Now, this flexibility can come with some risk, of course, because any damage to that one cable means the loss of all those connections. So be sure to carefully lay your cables at an event where they won’t get accidentally damaged. NDI also has easily integrated wireless options because it works with standard networking hardware. A Wi-Fi access point can also receive a camera roaming around in the audience. Another advantage comes from the nature of network devices. One camera can be seen and used by multiple receivers, multiple screens or switchers, but you need to watch your total bitrate going through the router or switch, because each of those HD camera streams of NDI is using about 100 megabits of data, and if it’s going to three destinations, that’s 300 megabits of total throughput. Do that with two cameras and you’re pushing 600 megabits or more and you’re nearing the upper limit of a gigabit switch.

So NDI also requires some good networking skills, understanding routers and switches, bit rates and total throughput, dynamic IP addresses and static IP addresses, and how to troubleshoot network issues sometimes, as well as a dedicated network IT professional, while also doing all the video and audio stuff too.

Which is Better for Streaming

If you are streaming from a consumer grade camera or computer in a controlled environment and your cables will be relatively short, HDMI is likely the best choice for you. HDMI cables are affordable, widely available, and easy to use. They’re also capable of transmitting pristine video and audio signals, making them a good choice for most live streaming applications.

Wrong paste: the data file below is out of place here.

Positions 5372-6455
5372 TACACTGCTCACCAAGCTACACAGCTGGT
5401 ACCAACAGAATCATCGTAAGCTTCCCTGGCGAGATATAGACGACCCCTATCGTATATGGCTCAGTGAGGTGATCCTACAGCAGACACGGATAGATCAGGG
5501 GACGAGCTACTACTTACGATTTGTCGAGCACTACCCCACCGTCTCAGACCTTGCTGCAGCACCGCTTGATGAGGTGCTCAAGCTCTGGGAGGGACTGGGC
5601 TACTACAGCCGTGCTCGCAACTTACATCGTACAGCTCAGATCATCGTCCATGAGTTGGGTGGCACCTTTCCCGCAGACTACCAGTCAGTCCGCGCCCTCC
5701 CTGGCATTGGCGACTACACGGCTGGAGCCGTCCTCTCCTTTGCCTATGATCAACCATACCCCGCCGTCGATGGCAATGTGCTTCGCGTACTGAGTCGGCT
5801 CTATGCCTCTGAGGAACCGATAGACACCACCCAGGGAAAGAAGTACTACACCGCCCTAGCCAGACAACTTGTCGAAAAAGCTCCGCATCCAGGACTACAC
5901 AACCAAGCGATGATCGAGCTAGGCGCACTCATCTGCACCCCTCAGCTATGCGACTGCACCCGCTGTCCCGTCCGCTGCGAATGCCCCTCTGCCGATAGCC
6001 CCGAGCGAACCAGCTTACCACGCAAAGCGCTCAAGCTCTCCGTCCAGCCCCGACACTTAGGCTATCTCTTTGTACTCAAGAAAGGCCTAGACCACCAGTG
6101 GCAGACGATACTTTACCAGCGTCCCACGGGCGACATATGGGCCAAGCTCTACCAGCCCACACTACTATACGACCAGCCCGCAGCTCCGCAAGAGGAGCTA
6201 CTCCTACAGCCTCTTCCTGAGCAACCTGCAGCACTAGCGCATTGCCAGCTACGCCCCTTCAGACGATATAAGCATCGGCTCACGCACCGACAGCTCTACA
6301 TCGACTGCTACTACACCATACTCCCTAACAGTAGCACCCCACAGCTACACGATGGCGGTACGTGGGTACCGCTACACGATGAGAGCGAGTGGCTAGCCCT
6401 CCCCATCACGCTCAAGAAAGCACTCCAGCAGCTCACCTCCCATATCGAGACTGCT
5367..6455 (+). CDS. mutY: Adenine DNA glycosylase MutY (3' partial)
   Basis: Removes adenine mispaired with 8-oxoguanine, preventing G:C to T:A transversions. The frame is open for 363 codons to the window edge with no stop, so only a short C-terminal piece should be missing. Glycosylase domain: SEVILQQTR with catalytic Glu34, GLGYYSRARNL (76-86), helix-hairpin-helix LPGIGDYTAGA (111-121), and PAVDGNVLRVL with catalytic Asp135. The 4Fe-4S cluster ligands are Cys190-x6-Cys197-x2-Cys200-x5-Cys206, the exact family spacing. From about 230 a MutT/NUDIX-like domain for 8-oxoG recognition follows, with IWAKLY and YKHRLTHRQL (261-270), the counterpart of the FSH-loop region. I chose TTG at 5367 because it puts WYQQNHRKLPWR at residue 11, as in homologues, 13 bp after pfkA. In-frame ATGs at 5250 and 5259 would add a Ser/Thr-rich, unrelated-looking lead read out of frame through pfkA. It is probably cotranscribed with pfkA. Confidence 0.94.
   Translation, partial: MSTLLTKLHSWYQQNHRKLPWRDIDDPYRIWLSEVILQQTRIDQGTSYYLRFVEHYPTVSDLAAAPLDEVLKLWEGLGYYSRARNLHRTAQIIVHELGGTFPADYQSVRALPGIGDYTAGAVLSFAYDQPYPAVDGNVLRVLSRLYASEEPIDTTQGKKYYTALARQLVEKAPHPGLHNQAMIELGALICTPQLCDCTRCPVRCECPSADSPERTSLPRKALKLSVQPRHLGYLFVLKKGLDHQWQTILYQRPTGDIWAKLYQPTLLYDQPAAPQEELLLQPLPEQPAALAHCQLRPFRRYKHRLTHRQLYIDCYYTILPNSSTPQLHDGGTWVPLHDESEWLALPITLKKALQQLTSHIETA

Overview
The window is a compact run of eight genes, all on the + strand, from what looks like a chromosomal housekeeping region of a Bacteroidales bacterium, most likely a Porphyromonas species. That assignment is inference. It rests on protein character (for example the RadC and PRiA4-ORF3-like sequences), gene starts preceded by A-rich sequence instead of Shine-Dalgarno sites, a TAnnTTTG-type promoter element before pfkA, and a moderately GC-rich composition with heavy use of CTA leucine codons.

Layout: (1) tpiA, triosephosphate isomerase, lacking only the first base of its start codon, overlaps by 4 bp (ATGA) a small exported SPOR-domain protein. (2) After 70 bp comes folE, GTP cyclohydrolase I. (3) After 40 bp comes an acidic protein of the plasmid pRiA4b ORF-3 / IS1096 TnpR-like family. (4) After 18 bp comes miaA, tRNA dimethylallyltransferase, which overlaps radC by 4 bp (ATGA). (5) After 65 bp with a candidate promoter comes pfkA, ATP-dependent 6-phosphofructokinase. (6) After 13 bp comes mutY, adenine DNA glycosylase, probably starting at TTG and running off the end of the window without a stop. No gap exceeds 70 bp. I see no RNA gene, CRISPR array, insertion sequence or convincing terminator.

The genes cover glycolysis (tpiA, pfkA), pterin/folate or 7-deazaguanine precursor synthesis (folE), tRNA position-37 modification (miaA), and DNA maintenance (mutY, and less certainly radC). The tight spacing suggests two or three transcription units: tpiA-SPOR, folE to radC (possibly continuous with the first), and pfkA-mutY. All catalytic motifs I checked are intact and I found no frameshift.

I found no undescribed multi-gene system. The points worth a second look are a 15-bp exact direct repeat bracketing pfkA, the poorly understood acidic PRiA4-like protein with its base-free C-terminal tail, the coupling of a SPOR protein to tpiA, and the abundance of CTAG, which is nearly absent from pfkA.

If you are streaming from a professional grade camera and are working in a large venue, SDI is worth considering. SDI cables are more reliable than HDMI cables and can transmit signals over longer distances without problems. Understanding that advancement in fiber optic HDMI cables can be a good alternative. Also, keep in mind that HDMI and SDI signals can be converted back and forth without too much additional cost for converters. So if you have a DSLR with HDMI and that’s a long way off converting it to SDI for the long run and back to HDMI for the switcher is something people do all the time. That’s leveraging the advantages of SDI cables with HDMI gear.

If you need to transmit signals over a local area network without dedicated cabling, NDI is a great option to consider. NDI can transmit high quality video and audio with low latency. However, it requires a reliable network and it can be more complex to setup than HDMI or SDI because it’s not as simple as a camera out to switcher in.


In general, the choice between HDMI, SDI, and NDI depends on your specific needs of your streaming setup. Consider the length of your cable runs, the resolution of your video source, and the environment in which you’ll be streaming. With a little thought and consideration, you can choose the solution that best meets your needs and helps you produce high quality and reliable live streams.